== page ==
The eight spiked-in controls added in varying ratios during target labeling produced raw/control ratios that were similar to expected ratios (data not shown). This highlights the efficiency and sensitivity of the target labeling, and the reproducibility of target hybridization.

In situ hybridization

We performed in situ hybridization (ISH) for six ovary-expressed and ten testis-expressed genes on adult ovary or testis sections. Eco RI or Spe I-linearized Gonad Uniclone plasmids containing the cDNAs of interest were in vitro transcribed using DIG RNA Labeling Mix (Roche Diagnostics GmbH, Mannheim, Germany) and T7 RNA polymerase (Promega), following manufacturer's instructions. Probes larger than 800 bp were hydrolysed at 60°C using 1× carbonate buffer (40 mM NaHCO3, 60 mM Na2CO3) to generate approximately 300 bp fragments.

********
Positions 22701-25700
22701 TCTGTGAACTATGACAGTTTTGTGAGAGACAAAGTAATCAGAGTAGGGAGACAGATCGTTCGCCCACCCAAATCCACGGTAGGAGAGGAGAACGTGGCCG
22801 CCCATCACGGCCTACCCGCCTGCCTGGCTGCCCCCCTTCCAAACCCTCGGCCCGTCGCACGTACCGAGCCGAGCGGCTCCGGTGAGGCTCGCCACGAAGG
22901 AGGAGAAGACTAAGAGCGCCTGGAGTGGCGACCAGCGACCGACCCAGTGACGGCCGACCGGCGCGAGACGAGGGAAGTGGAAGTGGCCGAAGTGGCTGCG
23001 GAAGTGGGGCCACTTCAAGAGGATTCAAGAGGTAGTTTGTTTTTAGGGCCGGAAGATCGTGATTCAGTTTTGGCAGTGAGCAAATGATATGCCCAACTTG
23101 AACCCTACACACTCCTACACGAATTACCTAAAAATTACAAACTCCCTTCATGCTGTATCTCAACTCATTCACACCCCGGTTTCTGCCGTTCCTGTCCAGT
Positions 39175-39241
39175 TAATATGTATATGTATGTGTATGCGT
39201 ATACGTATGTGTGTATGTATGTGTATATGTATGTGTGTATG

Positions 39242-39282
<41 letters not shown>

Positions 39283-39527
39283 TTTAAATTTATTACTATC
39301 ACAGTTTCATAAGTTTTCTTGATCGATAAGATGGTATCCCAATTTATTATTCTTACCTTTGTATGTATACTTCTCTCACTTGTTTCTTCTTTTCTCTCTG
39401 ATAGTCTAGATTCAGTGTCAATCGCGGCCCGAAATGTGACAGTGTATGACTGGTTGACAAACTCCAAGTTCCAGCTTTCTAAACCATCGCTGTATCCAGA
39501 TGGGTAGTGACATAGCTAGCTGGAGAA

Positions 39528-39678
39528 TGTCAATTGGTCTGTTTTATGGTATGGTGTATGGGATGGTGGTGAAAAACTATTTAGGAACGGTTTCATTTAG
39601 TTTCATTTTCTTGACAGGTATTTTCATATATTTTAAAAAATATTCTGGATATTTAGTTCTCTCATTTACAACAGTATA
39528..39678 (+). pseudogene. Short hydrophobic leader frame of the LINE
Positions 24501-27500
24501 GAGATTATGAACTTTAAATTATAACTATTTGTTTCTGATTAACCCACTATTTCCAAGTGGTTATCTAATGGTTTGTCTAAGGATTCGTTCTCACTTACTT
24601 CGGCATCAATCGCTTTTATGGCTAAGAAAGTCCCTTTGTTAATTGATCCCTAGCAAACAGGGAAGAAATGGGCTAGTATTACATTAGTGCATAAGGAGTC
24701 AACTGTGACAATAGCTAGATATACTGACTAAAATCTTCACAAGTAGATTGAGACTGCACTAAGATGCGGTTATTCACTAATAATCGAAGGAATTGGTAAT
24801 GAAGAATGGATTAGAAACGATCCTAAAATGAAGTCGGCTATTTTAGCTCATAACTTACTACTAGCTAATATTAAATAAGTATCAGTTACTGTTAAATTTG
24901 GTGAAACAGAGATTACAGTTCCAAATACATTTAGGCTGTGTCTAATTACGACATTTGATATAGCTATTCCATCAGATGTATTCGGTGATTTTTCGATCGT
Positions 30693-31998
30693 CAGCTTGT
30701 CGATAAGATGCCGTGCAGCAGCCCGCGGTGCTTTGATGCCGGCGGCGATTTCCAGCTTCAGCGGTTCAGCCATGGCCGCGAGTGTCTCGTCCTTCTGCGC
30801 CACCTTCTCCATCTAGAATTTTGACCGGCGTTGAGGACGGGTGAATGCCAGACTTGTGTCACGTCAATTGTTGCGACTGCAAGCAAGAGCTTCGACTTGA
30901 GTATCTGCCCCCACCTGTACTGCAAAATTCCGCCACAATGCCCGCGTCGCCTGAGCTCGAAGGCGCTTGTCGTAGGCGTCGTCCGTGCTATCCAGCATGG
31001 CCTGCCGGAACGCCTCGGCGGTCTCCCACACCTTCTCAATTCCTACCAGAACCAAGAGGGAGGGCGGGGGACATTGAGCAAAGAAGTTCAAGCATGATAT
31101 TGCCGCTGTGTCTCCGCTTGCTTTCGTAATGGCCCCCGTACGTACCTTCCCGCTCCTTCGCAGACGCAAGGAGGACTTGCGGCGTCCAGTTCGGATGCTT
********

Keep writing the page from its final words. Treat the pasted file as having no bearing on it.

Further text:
For ISH, we used a modified protocol based on Strahle et al. [86]. Dissected gonads from two female and two male adult zebrafish (AB strain) were fixed overnight at 4°C in 4% paraformaldehyde in 1× PBS. Ovary and testis sections (20 µm and 18 µm respectively) were made using a cryostat (Leica Microsystems GmbH, Nussloch, Germany), transferred to microscope slides and hybridized overnight at 70°C with DIG-labeled riboprobes at a final concentration of 1 ng/µl. Slides were blocked in a solution containing MABT (5× maleic acid buffer, 20% Tween 20, pH 7.5), 20% fetal bovine serum and 2% blocking reagent (Roche) for 2 hours at room temperature, followed by overnight incubation in a 1:3000 dilution of anti-digoxigenin-AP antibody (Roche) in blocking solution. Slides were stained overnight at room temperature in a solution of NBT (337.5 µg/ml) and BCIP (175 µg/ml) (Roche) in AP staining buffer (100 mM NaCl, 50 mM MgCl2, 100 mM Tris pH 9.5, 0.1% Tween-20). Slides were viewed under a Zeiss Axioplan 2 upright microscope and imaged using a Nikon DXM1200F digital camera and ACT-1 software.